Elisabeth Moss: 'A traumatic experience turns your entire life upside down'

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Elisabeth Moss
Elisabeth Moss

Cast as director, executive producer and star of her latest outing, there's little Elisabeth Moss can't put her hand to.

The Handmaid's Tale actress, 39, leads Apple TV+'s Shining Girls, an upcoming eight-part metaphysical thriller based on the 2013 best-selling novel by Lauren Beukes.

Adapted for the screen by Silka Luisa, the drama places Moss as Kirby Mazrachi, a Chicago-based newspaper archivist whose journalistic ambitions were put on hold after enduring a traumatic assault.

When she learns of a recent murder case which mirrors her own, she sets out - partnered with seasoned yet troubled reporter Dan Velazquez (played by Wagner Moura) - to uncover her attacker's identity.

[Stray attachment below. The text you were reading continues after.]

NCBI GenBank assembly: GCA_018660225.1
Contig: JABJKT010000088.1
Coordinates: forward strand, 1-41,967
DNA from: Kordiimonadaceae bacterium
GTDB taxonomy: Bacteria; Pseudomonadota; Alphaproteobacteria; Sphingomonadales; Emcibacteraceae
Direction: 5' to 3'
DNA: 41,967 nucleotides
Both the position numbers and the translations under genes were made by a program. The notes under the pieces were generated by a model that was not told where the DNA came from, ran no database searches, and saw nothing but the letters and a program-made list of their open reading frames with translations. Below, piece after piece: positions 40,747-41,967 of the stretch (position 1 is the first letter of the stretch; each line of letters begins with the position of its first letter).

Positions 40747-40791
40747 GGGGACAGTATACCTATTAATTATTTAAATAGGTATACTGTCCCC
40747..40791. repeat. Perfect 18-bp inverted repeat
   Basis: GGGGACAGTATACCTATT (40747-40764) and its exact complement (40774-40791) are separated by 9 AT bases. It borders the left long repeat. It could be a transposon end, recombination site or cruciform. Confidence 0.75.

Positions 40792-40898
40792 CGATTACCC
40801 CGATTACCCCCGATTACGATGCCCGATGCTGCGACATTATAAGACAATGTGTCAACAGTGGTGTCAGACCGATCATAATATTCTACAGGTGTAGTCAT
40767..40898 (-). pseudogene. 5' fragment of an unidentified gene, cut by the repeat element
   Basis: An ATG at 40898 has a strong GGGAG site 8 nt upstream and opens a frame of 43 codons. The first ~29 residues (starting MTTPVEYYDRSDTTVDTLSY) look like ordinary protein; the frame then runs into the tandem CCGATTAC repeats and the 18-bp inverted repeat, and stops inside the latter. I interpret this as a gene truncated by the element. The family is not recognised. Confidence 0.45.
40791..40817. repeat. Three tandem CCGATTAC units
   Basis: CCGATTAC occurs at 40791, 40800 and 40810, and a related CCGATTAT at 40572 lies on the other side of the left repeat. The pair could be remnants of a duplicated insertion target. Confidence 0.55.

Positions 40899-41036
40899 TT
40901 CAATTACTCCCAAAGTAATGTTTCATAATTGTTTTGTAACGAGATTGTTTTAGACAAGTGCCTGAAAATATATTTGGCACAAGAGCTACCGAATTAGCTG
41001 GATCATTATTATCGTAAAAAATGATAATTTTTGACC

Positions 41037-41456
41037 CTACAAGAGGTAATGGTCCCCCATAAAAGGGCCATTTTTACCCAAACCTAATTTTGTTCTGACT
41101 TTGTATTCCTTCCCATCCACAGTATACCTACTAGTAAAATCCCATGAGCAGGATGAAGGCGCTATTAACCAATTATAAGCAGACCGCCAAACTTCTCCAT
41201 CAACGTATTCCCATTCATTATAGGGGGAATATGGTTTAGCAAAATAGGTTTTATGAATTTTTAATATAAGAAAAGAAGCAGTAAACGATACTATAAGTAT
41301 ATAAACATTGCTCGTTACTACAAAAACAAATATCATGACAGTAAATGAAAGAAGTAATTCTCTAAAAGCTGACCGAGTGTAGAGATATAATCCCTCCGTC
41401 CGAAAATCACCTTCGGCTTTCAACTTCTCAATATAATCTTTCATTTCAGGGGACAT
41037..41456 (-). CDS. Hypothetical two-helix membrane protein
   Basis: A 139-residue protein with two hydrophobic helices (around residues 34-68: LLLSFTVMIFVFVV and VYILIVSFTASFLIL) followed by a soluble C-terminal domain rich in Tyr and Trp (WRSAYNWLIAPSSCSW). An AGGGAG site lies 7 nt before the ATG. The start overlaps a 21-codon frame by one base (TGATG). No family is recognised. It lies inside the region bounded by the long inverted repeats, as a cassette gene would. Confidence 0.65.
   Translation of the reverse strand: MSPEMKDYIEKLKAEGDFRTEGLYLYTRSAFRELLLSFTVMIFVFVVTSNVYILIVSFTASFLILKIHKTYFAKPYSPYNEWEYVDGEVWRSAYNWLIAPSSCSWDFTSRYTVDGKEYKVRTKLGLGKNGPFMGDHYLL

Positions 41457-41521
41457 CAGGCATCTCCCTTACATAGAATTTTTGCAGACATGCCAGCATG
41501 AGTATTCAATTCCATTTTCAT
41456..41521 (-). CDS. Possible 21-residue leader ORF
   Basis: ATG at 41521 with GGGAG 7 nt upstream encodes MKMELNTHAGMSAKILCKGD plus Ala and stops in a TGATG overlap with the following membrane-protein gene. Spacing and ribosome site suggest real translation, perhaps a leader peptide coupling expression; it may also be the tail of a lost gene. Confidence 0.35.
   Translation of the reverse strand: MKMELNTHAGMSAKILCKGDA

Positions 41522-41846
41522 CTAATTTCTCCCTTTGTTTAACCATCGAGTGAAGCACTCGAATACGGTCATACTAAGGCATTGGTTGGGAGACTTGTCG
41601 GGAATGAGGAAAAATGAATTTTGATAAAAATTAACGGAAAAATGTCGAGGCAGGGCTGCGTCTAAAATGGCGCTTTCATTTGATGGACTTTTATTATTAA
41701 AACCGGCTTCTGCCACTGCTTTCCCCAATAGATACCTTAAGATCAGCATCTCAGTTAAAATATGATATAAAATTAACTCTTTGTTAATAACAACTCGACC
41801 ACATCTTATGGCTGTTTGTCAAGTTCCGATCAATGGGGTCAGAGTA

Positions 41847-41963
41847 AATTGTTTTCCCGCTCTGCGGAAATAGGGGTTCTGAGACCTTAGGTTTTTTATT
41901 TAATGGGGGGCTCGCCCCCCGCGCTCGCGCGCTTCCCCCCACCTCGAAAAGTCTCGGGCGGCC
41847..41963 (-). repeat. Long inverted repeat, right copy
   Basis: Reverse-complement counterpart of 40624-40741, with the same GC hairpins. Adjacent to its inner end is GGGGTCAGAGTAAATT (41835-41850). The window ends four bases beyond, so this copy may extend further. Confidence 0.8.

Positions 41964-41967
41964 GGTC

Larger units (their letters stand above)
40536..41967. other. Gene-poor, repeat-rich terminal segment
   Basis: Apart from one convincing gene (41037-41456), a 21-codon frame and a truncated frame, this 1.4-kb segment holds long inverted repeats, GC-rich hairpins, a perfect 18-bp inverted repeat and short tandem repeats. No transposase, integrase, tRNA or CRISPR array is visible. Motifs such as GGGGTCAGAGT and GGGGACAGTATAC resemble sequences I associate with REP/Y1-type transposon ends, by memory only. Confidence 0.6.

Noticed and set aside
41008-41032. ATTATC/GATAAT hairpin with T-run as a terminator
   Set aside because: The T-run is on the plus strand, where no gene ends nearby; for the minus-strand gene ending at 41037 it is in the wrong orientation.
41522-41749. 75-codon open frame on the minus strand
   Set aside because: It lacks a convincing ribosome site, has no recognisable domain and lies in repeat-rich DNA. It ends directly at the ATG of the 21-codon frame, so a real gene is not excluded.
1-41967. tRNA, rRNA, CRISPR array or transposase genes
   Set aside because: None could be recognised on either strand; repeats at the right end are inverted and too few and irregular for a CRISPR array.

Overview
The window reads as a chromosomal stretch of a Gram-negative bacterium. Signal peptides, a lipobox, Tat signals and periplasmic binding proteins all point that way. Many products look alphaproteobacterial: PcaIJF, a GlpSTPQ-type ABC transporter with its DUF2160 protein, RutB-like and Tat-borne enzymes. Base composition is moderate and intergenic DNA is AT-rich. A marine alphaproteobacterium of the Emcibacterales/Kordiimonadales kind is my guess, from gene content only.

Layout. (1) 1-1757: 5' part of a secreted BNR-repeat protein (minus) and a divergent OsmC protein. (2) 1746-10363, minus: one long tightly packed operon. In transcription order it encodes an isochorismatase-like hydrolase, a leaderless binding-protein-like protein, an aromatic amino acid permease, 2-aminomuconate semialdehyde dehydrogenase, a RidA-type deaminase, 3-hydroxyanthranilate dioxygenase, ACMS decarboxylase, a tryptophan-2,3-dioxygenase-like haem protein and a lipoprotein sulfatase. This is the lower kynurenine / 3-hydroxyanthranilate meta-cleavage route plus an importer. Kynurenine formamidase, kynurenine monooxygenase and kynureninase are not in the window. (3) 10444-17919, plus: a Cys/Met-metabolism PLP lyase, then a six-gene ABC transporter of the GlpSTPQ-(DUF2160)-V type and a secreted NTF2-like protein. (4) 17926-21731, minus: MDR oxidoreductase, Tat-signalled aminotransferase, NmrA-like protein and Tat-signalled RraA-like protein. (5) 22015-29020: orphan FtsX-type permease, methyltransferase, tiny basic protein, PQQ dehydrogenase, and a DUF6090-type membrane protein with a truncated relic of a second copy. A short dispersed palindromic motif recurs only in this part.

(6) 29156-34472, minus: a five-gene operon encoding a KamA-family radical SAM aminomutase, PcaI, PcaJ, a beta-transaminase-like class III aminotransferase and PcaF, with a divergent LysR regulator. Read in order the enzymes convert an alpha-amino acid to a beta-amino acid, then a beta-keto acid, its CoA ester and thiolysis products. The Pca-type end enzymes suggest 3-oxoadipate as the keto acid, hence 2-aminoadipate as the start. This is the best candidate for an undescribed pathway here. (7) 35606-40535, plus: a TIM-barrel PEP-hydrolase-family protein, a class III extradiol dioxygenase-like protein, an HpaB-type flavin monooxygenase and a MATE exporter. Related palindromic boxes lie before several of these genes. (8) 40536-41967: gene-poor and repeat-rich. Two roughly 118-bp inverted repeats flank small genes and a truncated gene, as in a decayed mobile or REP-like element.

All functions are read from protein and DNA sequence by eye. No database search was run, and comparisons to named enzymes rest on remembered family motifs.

Much to the disdain of her assailant Harper, a distinctly dark, mysterious loner who seeks out women "whose aura of life and energy compels him" - in a portrayal brilliantly executed by Billy Elliot star Jamie Bell.

It's a gripping tale, says Moss: "If somebody has had a traumatic experience, whether it's an attack, like Kirby goes through, or if it's something like losing a job, a divorce, a pandemic, a war, or whatever it might be, it turns your entire life upside down from one second to the next.

"And what Silka is doing is telling that experience: how you're never quite sure where you are, you're never quite sure what's going to happen next, you are constantly on the lookout for when that is going to happen again."

"It's different from the book in that the book follows both Kirby and Harper's points of view, whereas the series is more about Kirby's point of view," notes Michelle MacLaren, 57, who makes up the all-female directorial team alongside Moss and Daina Reid.

"We wanted to make this very voyeuristic. Kirby has been traumatised, she had something happen to her by a man who stalked her, and so we wanted the audience to experience what these women went through, what Kirby is going through, that feeling that somebody's watching all the time. That was definitely our approach."